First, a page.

Sex, Vulgarity, and Violence (Part One)


The big three. The ones the League of Language and Lewdness Policing love to pounce on. The three things censors gleefully stick behind bars. What makes PG-13 into R. Right there. Sex. Vulgarity. Violence. Where does it belong in your story (if at all) and what purpose does it serve?

I’m going to stick to the realm of fantasy for now, but a lot of what I say will apply across the board anyway. I don’t watch a ton of television. I watch movies a little more, and one thing that always irritates me is the L-shaped bedsheet. You know. The ones that cover a woman’s breasts, but bare a man to the waist. One thing I remember liking about the movie Love and Other Drugs with Jake Gyllenhaal and Anne Hathaway is that as their relationship progressed, it showed in the way they acted around each other in those moments. She didn’t cover herself up or pretend that her blossomy sparkling modesty was an elusive creature that disappeared during sex but came back five seconds later with its nose in the air. They were naked, and they just hung out. To me, that was being honest about how people’s levels of comfort in a relationship evolve and grow as they get to know each other and as the relationship progresses. That’s what stuck in my mind that time, not the L-shaped sheet.

L-Shaped Sheet in Action

Which brings me to the topic of imagery, which is today’s homage to The 25 — it also fits in with addressing the Big Three in this post’s title. So here’s what WD has to say about imagery:

5. Imagery
A successful image can plug right into your reader’s nervous system at times when explanation falls flat. Consider, “Donna felt weak,” versus, “Donna was unable to bring the spoon to her mouth.” Which one makes you want to know what happens next?

Now, revisit a draft of your writing. Try making vague moments more vivid by replacing explanation with imagery. This won’t always be an appropriate solution—sometimes a simple, unembellished statement will be the most powerful choice. But you won’t know until you try.
—Sage Cohen

The first examples I think of when I think of imagery are from poetry, Robert Frost and e.e. cummings, respectively:

Nature’s first green is gold.

nobody,not even the rain has such small hands.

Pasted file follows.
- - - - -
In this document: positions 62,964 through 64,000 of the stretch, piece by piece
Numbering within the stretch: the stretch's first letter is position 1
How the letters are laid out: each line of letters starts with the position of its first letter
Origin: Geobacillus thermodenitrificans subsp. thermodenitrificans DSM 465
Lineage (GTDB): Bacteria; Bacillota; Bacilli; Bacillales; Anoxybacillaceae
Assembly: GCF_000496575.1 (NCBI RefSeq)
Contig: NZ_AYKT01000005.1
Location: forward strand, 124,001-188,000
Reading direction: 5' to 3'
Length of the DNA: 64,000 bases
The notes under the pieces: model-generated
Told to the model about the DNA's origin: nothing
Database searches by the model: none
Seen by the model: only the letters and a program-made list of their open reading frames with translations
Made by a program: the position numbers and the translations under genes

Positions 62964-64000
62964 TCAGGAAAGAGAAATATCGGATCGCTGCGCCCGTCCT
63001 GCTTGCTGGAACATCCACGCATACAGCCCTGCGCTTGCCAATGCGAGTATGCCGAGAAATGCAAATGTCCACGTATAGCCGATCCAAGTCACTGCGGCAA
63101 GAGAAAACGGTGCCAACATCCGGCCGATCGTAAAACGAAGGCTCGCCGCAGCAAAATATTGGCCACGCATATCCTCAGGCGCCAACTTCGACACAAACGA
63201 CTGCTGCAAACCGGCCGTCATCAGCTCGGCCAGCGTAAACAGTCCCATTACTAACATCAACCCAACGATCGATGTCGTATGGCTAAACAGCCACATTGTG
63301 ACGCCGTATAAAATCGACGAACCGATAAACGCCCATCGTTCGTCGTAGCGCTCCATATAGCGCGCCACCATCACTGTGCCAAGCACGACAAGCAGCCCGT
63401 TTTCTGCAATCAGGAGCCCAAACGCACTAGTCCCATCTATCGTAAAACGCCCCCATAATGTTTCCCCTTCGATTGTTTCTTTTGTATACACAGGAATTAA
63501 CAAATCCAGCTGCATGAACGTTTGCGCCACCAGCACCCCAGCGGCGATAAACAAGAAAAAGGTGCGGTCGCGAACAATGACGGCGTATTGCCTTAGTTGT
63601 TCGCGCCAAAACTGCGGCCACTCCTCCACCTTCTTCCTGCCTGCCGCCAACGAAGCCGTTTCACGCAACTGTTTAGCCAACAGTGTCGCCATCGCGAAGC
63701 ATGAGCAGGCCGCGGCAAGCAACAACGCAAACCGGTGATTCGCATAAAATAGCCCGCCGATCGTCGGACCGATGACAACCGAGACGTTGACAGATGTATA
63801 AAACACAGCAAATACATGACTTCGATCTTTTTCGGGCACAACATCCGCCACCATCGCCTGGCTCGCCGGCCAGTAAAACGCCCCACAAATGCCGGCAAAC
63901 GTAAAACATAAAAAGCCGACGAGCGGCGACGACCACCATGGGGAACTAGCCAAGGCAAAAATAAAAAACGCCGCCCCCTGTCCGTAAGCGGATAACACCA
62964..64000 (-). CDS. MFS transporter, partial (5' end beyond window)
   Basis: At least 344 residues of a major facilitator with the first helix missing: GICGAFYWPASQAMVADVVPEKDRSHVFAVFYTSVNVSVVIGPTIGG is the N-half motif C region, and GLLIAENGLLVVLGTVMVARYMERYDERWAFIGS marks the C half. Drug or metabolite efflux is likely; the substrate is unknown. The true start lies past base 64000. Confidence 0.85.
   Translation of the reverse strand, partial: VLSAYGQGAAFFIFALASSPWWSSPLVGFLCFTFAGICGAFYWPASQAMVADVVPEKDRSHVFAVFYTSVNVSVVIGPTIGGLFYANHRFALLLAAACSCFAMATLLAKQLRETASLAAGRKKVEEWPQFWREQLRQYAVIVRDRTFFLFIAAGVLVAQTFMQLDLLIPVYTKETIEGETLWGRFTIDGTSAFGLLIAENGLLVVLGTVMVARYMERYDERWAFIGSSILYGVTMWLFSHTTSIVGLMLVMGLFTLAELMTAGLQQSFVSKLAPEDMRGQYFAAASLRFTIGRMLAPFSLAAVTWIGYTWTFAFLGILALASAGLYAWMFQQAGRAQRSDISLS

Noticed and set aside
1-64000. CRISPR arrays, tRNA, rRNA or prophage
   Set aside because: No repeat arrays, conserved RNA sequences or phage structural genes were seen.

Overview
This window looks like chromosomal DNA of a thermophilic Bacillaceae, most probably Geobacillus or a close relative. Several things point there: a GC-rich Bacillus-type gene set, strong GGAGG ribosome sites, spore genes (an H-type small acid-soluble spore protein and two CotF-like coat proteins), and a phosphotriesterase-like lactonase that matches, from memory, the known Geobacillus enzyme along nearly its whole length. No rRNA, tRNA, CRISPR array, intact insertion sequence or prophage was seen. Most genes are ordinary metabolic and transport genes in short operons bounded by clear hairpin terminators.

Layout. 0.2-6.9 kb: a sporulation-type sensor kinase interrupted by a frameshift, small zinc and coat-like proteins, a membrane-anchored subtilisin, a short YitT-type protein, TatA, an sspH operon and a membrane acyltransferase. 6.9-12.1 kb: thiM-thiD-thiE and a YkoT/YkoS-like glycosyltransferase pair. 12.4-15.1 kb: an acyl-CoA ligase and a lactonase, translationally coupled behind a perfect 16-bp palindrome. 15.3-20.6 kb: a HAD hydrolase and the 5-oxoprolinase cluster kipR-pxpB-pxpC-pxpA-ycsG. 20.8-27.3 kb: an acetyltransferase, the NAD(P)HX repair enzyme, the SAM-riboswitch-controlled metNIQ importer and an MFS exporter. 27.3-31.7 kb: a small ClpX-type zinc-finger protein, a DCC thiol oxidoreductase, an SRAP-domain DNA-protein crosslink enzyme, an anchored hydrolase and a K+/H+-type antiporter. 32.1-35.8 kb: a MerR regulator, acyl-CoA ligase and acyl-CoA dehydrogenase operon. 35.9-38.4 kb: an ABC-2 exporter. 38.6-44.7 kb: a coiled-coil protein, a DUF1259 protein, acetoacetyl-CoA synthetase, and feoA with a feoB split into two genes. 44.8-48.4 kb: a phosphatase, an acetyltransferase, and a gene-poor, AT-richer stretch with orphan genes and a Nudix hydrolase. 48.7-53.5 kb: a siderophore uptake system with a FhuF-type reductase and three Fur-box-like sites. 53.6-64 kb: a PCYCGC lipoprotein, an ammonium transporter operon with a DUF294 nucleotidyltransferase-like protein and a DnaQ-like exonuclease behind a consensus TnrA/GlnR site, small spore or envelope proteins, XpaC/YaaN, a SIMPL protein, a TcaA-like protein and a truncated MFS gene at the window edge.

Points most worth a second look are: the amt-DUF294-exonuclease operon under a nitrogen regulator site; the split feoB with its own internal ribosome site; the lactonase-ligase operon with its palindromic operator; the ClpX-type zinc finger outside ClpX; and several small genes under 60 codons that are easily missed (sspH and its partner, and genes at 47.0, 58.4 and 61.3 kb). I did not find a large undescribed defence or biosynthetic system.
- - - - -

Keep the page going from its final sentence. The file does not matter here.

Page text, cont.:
Both of those involve figurative language, as poetry is apt to do, but they both put pictures in your head much better than “spring is pretty” or “you have small hands.” While prose is not poetry for a reason, imagery still has a place in it. An important one, somewhere in the middle of the line of important things.

Tie-in time. Censors seem to look at sex, vulgarity, and violence as ants. First there’s one, then another, then the whole picnic is ruined. So they bust out the Raid. However, those things are a part of life. Writers write life. They write people, doing people things. People have sex. They yell “shit!” when some guy cuts them off on the freeway. They have a tendency to hurt each other, sometimes for nebulous sorts of reasons. Those things are a part of our lives, and they’re there all the time. To me, they’re less like ants and more like toenails. Some people try not to think about them, but they’re attached to your feet whether you think about them or not. Even whether you like them or not. There they are. You can run away from them, like my dog tried to when he got grazed by a car and didn’t like the smell of the tea tree oil we put on the wound, but in the end you’re just running away from your own feet, and you look like an ass in an L-shaped sheet. Running away from your own feet. Keep that little picture in your mind.

Let’s talk about sex. Though a lot of people may gasp and bluster about morality or gratuitousness, here’s a little tidbit of a fact for you. 95% of all Americans have premarital sex. That includes all those censors out there. That includes religious communities. That 95% isn’t just us heathens. Nope. Everyone. It’s normative behavior. And the rest of the 5% (which is more like 4 or 3% if you take into account the 1 or 2% of the population that will never have sex, marriage or not) end up doing it too. Sex is a part of our lives. It has a place in fiction and poetry and non-fiction, and I’ll argue that it’s an important one. It’s one of those things that doesn’t make  a story, but it can make one more believable. Not all stories need it, but a lot do. It’s up to you how you want to roll with it.

I don’t shy away from it. I don’t write romance novels, and the go-to goofy imagery from those is often about pulsing members and simultaneous orgasms, which I find a bit overdone and silly — but some people dig it, so to each their own. When I write sex, it does occasionally get graphic, because I’m trying to be true to a part of life. I also try to be true to what it’s like. Women and men don’t always finish at the same time. Women (and men) don’t always finish at all. Sometimes sex is awkward. Sometimes it’s angry. Sometimes it’s silly and there’s laughter and giggles. Yes, sometimes it’s full on storm of roiling emotions and smoldering gazes, but sometimes someone farts. Sex, like everything else in life, sure isn’t perfect. However you decide to approach it, be honest about it. You don’t have to give a play by play, but if you’re writing a story that involves a romantic relationship and you don’t mention the physical side of it, that’s either catering to the League or robbing your characters of some fun and depth to their relationship. It’s not all honey cakes and beds of roses, but you don’t need to skirt around the edges like you’re flirting with it. People have sex. If your characters are people, they’ll have it too. It doesn’t need to be gratuitous, but if it’s going to leave a gap when taken out, put it in. (That last was not meant to be taken as sex advice.)